Video: Khan Academy—A fresh, fun approach to online learningPublished on December 21st, 2011 | By: Eileen De Guire
The Squeeze Theorem explained by Sal Kahn, the creator of the online learning resource, Kahn Academy. Credit: Kahn Academy.
Here’s a gem of a website that I wish I had known about a long time ago.
It’s the Khan Academy, which is a library of 2700 videos on a wide range of topics spanning mathematics, physics, economics, art history, government, banking, test prep and more.
Its mission is simple, and it’s free! From the website,
The Khan Academy is an organization on a mission. We’re a not-for-profit with the goal of changing education for the better by providing a free world-class education to anyone anywhere.
All of the site’s resources are available to anyone. It doesn’t matter if you are a student, teacher, home-schooler, principal, adult returning to the classroom after 20 years, or a friendly alien just trying to get a leg up in earthly biology. The Khan Academy’s materials and resources are available to you completely free of charge.
The brainchild of Sal Kahn, Khan Acacemy videos are about 10 minutes long and are optimized for computer viewing. Most of the videos are done by Kahn himself, but he pulls in experts to handle lessons beyond his reach, like art history. The website is fresh, personal, easy to navigate and useful. For example, it leaves a dot next to each video to mark the ones that have been viewed, either partially or completely.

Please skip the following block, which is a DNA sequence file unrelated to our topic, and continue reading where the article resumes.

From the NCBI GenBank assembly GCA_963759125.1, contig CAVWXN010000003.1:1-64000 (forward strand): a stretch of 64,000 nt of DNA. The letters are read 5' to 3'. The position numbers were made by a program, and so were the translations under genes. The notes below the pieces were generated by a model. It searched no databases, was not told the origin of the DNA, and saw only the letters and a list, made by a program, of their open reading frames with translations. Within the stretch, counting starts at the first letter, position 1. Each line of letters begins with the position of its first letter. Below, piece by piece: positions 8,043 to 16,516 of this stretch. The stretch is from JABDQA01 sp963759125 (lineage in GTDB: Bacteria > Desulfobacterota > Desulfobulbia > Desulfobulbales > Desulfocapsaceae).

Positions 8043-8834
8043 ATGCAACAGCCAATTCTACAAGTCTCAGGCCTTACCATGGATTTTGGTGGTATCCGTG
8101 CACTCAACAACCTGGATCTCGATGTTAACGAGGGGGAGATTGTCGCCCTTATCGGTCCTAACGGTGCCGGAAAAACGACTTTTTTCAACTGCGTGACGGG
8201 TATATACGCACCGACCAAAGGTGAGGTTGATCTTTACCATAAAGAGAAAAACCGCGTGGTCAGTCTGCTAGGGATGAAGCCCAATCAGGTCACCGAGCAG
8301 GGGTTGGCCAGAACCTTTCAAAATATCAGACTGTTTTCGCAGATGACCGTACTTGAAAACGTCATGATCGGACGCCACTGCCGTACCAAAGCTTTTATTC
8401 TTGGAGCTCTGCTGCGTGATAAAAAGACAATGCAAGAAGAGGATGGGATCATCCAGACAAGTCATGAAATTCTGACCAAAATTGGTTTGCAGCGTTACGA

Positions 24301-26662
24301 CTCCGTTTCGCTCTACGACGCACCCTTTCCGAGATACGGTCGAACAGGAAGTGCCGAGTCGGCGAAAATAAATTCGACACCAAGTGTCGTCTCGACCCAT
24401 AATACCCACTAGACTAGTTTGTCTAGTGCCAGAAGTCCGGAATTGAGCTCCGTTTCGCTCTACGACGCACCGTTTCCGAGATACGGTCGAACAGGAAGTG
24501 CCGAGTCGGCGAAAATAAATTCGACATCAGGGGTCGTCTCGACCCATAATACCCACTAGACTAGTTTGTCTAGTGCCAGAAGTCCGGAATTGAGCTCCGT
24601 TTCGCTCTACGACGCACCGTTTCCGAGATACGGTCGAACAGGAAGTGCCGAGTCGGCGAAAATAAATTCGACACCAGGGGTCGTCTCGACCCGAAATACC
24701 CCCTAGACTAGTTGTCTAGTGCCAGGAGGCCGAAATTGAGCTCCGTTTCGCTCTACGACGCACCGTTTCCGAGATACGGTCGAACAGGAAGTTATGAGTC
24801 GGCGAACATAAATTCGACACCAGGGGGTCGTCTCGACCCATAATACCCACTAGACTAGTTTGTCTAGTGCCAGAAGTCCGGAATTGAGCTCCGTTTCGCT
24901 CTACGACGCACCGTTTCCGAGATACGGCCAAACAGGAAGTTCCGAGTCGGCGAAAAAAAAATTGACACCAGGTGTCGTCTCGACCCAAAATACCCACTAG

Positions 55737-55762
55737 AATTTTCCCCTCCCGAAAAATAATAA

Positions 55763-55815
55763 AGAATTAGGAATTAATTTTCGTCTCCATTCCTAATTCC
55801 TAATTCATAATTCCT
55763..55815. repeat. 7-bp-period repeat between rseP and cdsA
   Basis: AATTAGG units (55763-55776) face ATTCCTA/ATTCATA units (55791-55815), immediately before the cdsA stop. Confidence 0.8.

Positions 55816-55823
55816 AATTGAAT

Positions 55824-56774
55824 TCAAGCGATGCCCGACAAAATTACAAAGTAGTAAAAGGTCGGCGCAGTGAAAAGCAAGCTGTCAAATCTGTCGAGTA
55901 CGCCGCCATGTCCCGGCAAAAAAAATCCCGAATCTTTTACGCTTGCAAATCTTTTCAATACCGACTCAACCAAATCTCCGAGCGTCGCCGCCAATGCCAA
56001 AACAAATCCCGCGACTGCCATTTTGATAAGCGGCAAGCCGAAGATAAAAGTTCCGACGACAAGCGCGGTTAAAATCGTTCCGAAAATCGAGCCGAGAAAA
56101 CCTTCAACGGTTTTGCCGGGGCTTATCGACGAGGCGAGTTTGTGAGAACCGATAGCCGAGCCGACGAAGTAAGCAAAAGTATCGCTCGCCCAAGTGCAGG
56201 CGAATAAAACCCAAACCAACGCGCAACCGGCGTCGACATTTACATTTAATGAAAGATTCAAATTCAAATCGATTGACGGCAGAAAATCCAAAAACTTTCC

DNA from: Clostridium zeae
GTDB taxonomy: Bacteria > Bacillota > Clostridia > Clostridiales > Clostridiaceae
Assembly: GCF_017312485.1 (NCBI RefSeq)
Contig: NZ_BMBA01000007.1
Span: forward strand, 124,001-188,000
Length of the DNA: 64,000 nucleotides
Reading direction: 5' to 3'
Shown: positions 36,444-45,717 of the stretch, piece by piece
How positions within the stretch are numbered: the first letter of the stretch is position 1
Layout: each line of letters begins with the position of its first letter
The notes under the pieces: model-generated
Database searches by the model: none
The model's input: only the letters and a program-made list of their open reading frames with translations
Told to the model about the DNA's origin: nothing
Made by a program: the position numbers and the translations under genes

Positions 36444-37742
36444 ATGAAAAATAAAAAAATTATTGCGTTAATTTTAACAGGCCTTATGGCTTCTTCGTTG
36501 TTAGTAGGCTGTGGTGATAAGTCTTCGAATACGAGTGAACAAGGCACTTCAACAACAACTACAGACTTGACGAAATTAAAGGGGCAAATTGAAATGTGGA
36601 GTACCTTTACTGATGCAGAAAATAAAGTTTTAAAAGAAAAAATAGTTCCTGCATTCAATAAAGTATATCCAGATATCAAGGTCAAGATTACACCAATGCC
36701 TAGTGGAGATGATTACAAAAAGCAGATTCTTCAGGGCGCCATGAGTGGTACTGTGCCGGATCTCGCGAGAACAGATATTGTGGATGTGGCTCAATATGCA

Khan’s background is in math, computer science and investment management and that comes through with the mix of videos skewed heavily to mathematics: arithmetic, algebra, geometry, calculus and statistics. Based on a quick glance through the offerings, it looks like about two-thirds are math-oriented. There are also quite a few videos that explain banking and finance, topics that usually are given only a cursory treatment in high school.
Also, there are a lot of videos on test prep for AP math exams, California Standards Test, SAT, GMAT and more.
Khan does not follow a set curriculum. Instead, as he says on the website, “I teach the way I wish I was taught. The lectures are coming from me, an actual human being who is fascinated by the world around him.”
I watched the video “Squeeze Theorem” in the calculus section, mostly because I don’t remember learning about anything with such a memorable name. Khan introduces the theorem with a non-mathematical example, then follows up with the math, so the understanding of the concept preceeds the formalization of the principle. The “aha moment” comes when he loops around and connects the math to the non-math example.
Because the videos are so granular, they are also a terrific resource for professionals needing to brush the rust off of things learned in school.
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